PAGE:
Gay had begun his work engaging with fathers in 2013, and his experience losing one son and gaining another enabled him to relate to the fathers whose families were in DCF care. He was able to say, “I was in your shoes. I had all these reasons that I thought were more important than spending time with my son.”
And he was able to tell them that those reasons weren’t good ones. That there was nothing more important than being a father.
Gay has become dedicated to Noah, “I won’t say to a fault, but I spend the majority of my time with him. To this date, he’s in kindergarten, so this is his second year of being in school. I haven’t missed anything.”
Noah plays T-ball, soccer, basketball, and Gay is there. He’s volunteered to coach basketball in Noah’s 4- to 6-year-old Police Athletic League.
While DCF is working to improve its engagement with fathers, the state Department of Social Services launched the its fatherhood initiative, later named for the late state Rep. John S. Martinez of New Haven, in 2000. Numerous state agencies and community partners are involved and Gay is DCF’s designee on the statewide panel.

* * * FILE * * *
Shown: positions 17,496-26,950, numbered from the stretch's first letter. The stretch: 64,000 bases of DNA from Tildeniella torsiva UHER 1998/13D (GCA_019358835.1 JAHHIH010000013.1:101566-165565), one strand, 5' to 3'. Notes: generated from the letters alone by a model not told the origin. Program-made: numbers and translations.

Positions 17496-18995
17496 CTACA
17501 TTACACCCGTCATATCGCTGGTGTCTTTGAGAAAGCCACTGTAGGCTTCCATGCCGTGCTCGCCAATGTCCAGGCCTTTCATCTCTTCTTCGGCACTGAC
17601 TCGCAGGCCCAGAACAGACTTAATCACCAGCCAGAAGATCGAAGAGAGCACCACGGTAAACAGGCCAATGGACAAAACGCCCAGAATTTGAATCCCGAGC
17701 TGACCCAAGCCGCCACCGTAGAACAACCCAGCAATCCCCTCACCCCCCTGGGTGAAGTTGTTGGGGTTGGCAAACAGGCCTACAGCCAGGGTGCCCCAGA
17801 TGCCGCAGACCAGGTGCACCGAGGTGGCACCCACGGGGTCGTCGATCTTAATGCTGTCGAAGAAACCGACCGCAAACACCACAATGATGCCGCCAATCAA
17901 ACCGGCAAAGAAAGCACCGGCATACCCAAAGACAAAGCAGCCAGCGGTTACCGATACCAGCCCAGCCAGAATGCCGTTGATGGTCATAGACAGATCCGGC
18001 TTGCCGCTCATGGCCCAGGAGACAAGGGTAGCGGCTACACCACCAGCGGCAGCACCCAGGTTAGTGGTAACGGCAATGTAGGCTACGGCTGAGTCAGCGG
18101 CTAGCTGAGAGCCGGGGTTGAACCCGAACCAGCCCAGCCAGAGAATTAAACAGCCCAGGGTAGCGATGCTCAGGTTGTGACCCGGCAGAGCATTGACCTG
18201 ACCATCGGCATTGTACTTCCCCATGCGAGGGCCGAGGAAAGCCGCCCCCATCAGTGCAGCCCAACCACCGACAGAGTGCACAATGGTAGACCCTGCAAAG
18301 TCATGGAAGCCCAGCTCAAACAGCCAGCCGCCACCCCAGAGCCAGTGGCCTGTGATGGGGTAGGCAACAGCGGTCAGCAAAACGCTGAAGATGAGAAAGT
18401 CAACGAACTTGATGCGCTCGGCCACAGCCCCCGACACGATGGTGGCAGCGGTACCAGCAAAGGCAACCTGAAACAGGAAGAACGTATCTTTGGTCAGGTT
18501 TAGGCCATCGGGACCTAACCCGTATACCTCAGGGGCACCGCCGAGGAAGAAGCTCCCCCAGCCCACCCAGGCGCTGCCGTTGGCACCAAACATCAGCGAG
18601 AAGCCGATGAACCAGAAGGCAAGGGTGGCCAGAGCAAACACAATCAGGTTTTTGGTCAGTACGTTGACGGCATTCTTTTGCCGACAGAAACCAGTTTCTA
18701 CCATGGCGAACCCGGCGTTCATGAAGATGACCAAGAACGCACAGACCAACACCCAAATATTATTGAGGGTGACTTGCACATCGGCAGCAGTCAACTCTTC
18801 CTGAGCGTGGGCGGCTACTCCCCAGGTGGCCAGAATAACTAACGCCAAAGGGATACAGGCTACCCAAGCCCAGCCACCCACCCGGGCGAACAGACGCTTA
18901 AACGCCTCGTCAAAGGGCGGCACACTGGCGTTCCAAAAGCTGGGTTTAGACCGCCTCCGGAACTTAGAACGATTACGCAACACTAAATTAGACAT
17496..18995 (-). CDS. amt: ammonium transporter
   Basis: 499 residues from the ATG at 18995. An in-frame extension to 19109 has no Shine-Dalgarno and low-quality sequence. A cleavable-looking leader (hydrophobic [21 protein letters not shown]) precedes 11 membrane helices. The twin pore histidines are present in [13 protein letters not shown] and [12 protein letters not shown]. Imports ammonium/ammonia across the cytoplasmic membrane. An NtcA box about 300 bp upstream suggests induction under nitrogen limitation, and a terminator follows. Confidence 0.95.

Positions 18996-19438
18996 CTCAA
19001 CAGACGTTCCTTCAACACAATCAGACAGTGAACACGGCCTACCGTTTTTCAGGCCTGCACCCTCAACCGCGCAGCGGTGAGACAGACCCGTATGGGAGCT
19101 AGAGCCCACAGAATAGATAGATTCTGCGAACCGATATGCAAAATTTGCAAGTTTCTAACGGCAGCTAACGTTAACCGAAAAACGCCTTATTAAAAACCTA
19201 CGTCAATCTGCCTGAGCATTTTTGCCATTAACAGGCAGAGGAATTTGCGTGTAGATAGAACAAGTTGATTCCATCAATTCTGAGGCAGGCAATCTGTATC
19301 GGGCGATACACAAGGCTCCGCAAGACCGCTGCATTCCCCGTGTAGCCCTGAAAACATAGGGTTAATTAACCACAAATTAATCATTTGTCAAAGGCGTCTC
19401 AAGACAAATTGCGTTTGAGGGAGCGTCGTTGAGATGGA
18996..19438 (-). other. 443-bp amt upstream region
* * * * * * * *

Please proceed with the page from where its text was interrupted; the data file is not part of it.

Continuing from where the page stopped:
For its part, DCF has developed Fatherhood Engagement Leadership Teams through six social service agencies such as Clifford Beers in New Haven and Family ReEntry in Bridgeport and Norwalk. “The benefit of this service is that the folks who do this don’t work for DCF. It’s not the big bad wolf knocking on your door,” Gay said.
Fathers are encouraged to enroll in 24/7 Dads groups, which use a 12-week curriculum. “Each week they talk about different items,” such as stable employment and being a noncustodial parent, Gay said.
“Fathers want to be involved. Unfortunately, women are the gatekeepers,” Kemp said. “There’s an ideology that women are the nurturers and shut men out. … This is why the fatherhood program is so critical to ensure that we as providers are making sure the fathers are engaged.”